Local Health Centre No 5 in Chisinau, where currently working 40 employees, family doctors and nurses, do vaccinations of children on a regular basis. They report, that the number of children showing up for immunisation was much higher in May, and now it seems that most of the children were up to date with vaccination schedule and less people come to the clinic for this matter, claimed the doctors.  

Information Note: According to UNICEF Moldova, suspending vaccination for a period leads to a greater risk of infectious diseases breaking out. This is due to the loss of collective immunity that is essential in ensuring that the spreading of vaccine preventable diseases is halted. One example in this regard is the 2018 measles outbreak, which resulted from parents’/caregivers’ refusal to vaccinate, that lead to measles outbreak.

According to World Health Organization (WHO) and U.S. Centre for Disease Control and Prevention (CDC) data, the 2018 measles epidemic caused 140,000 deaths worldwide, most of them among children under the age of 5.         ​

Once the vaccination was resumed, priority was given for children who needed immunisation against the rotavirus vaccine. About 30 children are vaccinated weekly each Tuesday and Thursday, with a 30-minute spacing between visitors to respect the safety measures.

‘Even if we are in the middle of a pandemic, we urge parents to vaccinate their children. The risk of them becoming infected with coronavirus is very small thanks to the protective measures taken to ensure safe vaccination. Parents and children above the age of 6 must wear face masks and gloves inside the health facility. Their temperature is taken at the entrance, where they must also sanitise their hands’, said Marina Mocreac, manager of the Buiucani Health Centre No 5.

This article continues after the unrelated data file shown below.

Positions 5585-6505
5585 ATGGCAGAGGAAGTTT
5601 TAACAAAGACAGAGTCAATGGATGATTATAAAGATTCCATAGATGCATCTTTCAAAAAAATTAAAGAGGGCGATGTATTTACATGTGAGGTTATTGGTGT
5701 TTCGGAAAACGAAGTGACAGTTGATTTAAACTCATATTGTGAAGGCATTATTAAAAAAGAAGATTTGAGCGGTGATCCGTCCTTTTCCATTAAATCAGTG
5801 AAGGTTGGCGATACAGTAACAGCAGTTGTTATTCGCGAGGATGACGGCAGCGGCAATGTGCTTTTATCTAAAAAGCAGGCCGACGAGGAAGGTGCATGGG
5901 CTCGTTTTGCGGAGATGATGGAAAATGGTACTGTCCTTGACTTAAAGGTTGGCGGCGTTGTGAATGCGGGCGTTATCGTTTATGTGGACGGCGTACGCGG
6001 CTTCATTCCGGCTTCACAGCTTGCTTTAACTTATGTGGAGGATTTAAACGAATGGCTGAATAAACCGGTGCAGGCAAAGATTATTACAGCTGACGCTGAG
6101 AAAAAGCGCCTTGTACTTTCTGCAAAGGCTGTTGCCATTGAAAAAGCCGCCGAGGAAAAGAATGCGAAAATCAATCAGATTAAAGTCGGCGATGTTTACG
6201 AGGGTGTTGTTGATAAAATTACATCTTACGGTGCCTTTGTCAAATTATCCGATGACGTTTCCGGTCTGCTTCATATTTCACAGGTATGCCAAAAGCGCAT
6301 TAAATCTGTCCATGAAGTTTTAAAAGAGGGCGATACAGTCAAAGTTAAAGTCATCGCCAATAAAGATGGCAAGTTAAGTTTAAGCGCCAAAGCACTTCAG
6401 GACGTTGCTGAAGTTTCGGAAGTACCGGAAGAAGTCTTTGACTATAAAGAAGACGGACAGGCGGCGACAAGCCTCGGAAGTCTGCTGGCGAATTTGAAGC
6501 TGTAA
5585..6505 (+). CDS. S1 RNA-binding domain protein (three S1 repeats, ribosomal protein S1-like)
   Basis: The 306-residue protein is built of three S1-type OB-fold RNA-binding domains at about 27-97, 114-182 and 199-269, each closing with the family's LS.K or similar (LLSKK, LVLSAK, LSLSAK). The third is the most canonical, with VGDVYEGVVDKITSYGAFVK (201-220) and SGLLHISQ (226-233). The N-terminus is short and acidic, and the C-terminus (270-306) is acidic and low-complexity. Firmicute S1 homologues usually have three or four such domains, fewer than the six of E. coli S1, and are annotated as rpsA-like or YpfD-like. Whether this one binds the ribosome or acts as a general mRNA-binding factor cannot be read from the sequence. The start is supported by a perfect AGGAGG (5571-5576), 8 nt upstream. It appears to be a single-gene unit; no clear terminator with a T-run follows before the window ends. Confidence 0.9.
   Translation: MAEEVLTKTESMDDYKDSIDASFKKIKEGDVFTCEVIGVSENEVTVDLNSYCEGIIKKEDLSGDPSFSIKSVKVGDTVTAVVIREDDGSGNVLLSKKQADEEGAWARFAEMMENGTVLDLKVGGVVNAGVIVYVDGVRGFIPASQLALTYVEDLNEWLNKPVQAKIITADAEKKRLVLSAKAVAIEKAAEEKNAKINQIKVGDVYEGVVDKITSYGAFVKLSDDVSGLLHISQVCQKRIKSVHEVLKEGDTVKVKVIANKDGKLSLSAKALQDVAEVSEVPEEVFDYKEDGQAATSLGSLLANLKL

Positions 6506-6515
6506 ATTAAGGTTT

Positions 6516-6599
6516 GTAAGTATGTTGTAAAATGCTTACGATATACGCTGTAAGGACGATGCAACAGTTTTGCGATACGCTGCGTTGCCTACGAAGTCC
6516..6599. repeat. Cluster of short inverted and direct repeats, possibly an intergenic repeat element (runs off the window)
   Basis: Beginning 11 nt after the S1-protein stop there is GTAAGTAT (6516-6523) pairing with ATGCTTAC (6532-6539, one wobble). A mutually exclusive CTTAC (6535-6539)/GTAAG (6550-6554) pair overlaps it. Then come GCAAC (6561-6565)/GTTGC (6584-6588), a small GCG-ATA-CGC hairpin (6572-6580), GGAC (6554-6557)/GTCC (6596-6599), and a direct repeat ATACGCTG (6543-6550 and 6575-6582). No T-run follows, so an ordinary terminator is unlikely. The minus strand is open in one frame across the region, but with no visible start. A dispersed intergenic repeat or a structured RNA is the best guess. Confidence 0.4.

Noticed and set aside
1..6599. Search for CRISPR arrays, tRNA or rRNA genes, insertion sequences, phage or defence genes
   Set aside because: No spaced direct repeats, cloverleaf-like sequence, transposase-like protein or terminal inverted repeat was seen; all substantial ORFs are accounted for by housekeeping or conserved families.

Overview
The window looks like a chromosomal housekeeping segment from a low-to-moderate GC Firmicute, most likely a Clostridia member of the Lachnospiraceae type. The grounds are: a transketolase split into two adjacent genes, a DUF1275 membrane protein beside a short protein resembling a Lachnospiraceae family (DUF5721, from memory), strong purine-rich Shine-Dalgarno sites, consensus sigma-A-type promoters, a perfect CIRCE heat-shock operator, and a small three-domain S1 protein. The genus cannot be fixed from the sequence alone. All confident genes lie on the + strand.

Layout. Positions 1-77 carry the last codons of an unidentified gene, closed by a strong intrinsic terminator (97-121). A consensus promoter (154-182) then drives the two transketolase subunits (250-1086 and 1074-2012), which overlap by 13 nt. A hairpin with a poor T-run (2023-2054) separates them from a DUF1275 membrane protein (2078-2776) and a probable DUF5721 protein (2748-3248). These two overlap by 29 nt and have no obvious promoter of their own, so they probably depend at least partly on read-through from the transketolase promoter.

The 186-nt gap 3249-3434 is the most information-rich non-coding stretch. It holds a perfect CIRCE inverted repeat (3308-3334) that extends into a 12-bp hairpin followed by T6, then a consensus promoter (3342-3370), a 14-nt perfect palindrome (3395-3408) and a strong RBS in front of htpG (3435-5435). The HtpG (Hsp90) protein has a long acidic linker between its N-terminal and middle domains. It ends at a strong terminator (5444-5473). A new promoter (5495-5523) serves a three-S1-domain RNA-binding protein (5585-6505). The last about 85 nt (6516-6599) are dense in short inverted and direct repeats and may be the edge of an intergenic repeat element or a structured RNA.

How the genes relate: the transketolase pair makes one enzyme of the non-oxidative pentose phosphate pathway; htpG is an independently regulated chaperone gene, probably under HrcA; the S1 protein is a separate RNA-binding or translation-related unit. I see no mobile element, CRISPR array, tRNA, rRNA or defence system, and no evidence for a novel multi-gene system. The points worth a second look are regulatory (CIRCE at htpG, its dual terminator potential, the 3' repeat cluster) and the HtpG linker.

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Centrul de Investigaţii Jurnalistice, Moldova 2020
Părinții și copiii își așteapă rândul în fața instituției medicale. Ei intră cu cel mult zece minute înainte de ora programată pentru consultație și/sau imunizare.
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Centrul de Investigaţii Jurnalistice, Moldova 2020
Părinții vin la spital, respectând normele antiepidemice.

The Pandemic Is Not an Obstacle to Vaccination

At the Medical Diagnostic Center in Chisinau, vaccination was resumed on 17 May 2020, a day after a Government Decision in this regard was approved. About 66 family doctors and nurses work in this facility. The patients get appointments in a way that each of them do not spend more than half an hour within the health facility.

 ‘The pandemic is not an obstacle to vaccination. Unfortunately, without immunisation, other pandemics may break out. I urge everyone to get their vaccines because the post-vaccination effects are the same as they were before the pandemic’, clarified Andrian Samboteanu, paediatrician in charge of immunoprophylaxis in one of the sectors in Chisinau.

At the current moment, children who do not have any contradictions to vaccination are given all the types of vaccines covered by the National Immunisation Program. Although parents are rather reluctant to vaccinate their children amidst the pandemic, the number of children getting their vaccine shots at the Centre did not change dramatically during this period. On average, 40 to 60 children are vaccinated every month, which is the same number as before the pandemic. There were infants who were under 6 months of age and were not vaccinated yet against rotavirus, unfortunately, because of the pandemic” added Samboteanu. Rotavirus vaccines are given to infants of age of 2 and 4 months and it cannot be postponed, like other vaccinations.

We Must be Informed and Not Scared

Ana Ploteanu, family doctor at the Medical Diagnostic Center, doesn’t have a nurse to help her out. That’s why she makes the appointments herself, including for vaccination, ensuring a certain time span between the visits. Young children are vaccinated on Tuesdays and Thursdays, while the older ones – on Wednesdays. The appointments are made in such a way that the child visit all necessary specialists in  one day to get the vaccination done.